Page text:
Spiritually Disabled

August 16, 2017 at 3:24 pm | Posted in Uncategorized | 2 Comments
Tags: , , , , , , , , ,

Traditionally it has come to be known as the doctrine of “total depravity.” Stated simply, it is the idea that, because of the sinful condition into which all human beings are born, our moral default mode is that we are depraved, and lack the ability to love, trust, and worship God of our own volition. However, some theologians, fearing that the words “total” and “depravity” will be interpreted to mean that every human being, unless He is supernaturally changed by God, always does the absolute worst thing he can do in every conceivable situation, would prefer to use different terminology. Because it can often be demonstrated that even the worst sinners could sin more frequently, and in worse ways, than they are presently sinning or have sinned in the past, the term “radical depravity” is offered as a substitute for “total depravity.”

However, this might also require some explaining. We tend to think of the word “radical” as an adjective which refers to something “extreme.” A kid who backflips off his speeding skateboard into the back of moving truck has done something “radical.”

radical skateboard

A political group that wants the government pay for birth control may be called “liberal,” but a group that wants the government to pay for genital mutilation surgery is “radically” liberal. This is not the sense that theologians want to convey when speaking of “radical depravity.” What they are getting at is the sense of the Latin word for “root:” radix. A person who is “radically” depraved is a person who is depraved down to the “root:” the most basic foundational level of his ontology. There is within him, preventing him from making God-honoring moral choices, a core of depravity which skews or perverts his thinking, his emotions, and his very will, toward evil rather than good.

One of the most marvelous things about God’s redeeming grace is that when He enables a person to trust Jesus Christ unto salvation, the Holy Spirit regenerates that person – completely changing his ontology, and giving him a new ability that he did not before possess: the ability to truly love and serve God.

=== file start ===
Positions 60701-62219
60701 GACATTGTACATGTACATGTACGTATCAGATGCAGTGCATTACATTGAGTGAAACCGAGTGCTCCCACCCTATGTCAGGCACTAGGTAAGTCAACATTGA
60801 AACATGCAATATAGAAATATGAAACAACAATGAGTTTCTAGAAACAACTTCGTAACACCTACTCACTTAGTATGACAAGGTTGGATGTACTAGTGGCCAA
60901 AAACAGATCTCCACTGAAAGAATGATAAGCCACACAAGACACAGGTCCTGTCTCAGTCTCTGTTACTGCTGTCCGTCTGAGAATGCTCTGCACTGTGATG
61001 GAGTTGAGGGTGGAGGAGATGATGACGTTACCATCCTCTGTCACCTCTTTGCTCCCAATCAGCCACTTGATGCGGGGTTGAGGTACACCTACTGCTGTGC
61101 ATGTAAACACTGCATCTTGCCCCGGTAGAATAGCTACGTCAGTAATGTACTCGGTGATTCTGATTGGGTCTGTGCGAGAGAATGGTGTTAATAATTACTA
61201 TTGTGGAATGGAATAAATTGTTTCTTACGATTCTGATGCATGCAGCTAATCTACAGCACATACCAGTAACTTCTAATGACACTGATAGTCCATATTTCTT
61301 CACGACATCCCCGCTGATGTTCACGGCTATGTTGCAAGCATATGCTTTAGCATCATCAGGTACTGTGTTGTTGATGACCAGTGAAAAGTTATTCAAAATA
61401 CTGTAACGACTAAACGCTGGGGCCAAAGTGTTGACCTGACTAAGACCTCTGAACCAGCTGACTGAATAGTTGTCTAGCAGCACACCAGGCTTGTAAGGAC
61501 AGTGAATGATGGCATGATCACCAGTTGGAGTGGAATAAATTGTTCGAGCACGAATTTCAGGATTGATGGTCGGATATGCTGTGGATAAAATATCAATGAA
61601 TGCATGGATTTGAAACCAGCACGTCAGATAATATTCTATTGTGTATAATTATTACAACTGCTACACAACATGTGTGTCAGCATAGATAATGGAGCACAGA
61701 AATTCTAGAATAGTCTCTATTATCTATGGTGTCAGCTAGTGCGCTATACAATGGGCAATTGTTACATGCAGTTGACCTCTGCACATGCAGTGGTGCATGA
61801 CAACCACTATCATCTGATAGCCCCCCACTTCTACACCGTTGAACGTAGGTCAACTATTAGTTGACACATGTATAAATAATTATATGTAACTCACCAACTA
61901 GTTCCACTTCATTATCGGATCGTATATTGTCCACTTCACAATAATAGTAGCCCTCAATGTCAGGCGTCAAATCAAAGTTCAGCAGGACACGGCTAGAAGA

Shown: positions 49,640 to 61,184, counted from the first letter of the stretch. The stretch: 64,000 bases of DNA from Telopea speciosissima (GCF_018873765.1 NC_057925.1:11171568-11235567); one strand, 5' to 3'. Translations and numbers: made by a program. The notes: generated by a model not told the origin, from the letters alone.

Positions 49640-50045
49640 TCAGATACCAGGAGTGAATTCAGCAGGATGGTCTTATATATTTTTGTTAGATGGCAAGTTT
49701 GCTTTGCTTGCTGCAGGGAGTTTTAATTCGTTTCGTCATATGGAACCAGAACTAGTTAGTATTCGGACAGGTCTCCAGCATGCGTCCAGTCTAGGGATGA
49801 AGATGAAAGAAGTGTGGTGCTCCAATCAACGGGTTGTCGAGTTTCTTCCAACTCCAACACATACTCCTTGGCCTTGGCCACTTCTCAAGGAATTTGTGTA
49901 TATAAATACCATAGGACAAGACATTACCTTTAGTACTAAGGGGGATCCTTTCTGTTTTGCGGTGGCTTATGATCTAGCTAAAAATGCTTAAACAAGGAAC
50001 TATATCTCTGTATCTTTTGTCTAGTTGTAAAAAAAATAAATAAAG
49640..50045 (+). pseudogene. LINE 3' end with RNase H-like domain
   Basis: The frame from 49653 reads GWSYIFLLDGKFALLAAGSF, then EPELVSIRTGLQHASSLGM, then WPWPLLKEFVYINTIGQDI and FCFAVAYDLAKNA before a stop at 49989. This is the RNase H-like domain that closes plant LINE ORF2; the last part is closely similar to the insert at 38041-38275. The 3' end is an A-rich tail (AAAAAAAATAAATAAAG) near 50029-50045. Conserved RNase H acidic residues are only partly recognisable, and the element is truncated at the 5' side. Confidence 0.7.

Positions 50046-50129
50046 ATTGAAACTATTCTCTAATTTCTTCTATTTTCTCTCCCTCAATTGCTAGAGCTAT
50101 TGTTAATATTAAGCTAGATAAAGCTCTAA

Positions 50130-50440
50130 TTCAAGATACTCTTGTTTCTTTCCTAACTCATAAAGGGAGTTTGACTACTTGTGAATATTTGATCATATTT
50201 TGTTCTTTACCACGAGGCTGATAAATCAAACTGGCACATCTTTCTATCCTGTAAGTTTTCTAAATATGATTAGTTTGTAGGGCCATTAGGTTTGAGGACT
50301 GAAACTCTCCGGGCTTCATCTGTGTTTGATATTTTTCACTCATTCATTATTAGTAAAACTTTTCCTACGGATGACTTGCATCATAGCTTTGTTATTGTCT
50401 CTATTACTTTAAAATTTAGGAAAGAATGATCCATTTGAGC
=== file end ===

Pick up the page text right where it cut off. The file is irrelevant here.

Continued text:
The label “disabled,” when applied to someone who has a physical or mental infirmity, has become controversial and has the potential to offend, so I’m not trying to disparage anyone’s physical condition, but the fact is, apart from the miraculous work of God, our “natural” minds and natures are truly disabled by the consequences of sin.

Because the carnal mind is enmity against God: for it is not subject to the law of God, neither indeed can be.

Romans 8:7

We get frustrated at people who disobey the law of God, including (far more frequently than we like to admit) ourselves. But we have to remember, people operating in their “carnality” – in their “flesh” – do not obey God because they CAN NOT obey God. They are totally disabled. Some physical and mental disabilities can be treated and even cured. However, our spiritual disability can ONLY be overcome by the Lord Jesus Christ.

There is therefore now no condemnation to them which are in Christ Jesus, who walk not after the flesh, but after the Spirit. For the law of the Spirit of life in Christ Jesus hath made me free from the law of sin and death.

Romans 8:1-2

Advertisements

Catechism Question 6

May 16, 2014 at 10:49 am | Posted in Children's Bible Catechism | 13 Comments
Tags: , , , , , , , , ,

Question 4: How was everything when God created it?
Answer: It was very good.
Prove it.
Genesis 1:31

Question 5: What went wrong with everything God created?
Answer: Sin brought the curse of death into the world.
Prove it.
Romans 5:12

Question 6: What is wrong with you?
Answer: I was born a sinner, and I have sinned against God.
Prove it.

Behold, I was shapen in iniquity; and in sin did my mother conceive me.

Psalm 51:5

You may remember a popular television commercial from several years ago. A dad finds marijuana in his son’s room, and confronts him about it. Finding the son less than forthcoming, the dad demands in an angry self-righteous voice, “Where did you learn to do this?”

https://i2.wp.com/i.ytimg.com/vi/KUXb7do9C-w/hqdefault.jpg

This prompts the son to respond indignantly, “I learned it by watching you!”

When you tell your child that he or she is a sinner you will be violating every self-help book, counseling guideline, and child psychology tactic known to man concerning building up a child’s self-esteem. But you will also be obeying the Bible, so it must done. And like the sullen boy who blamed his drug use on his dad’s own example, you, too, may get the same question thrown back in your face. “I’m a sinner, you say? Well, what about you, Dad? What about you, Mom?”

And the only right response is, “Yes, me too. Everyone is a sinner.” Which is a great lead-in to be able to explain that no one can stop sinning on his or her own. It is in our fallen nature, and fallen sinners need help from God.

Other verses to consider:

And the LORD smelled a sweet savour; and the LORD said in his heart, I will not again curse the ground any more for man’s sake; for the imagination of man’s heart [is] evil from his youth; neither will I again smite any more every thing living, as I have done.

Genesis 8:21

Foolishness [is] bound in the heart of a child; [but] the rod of correction shall drive it far from him.

Proverbs 22:15


Entries and comments feeds.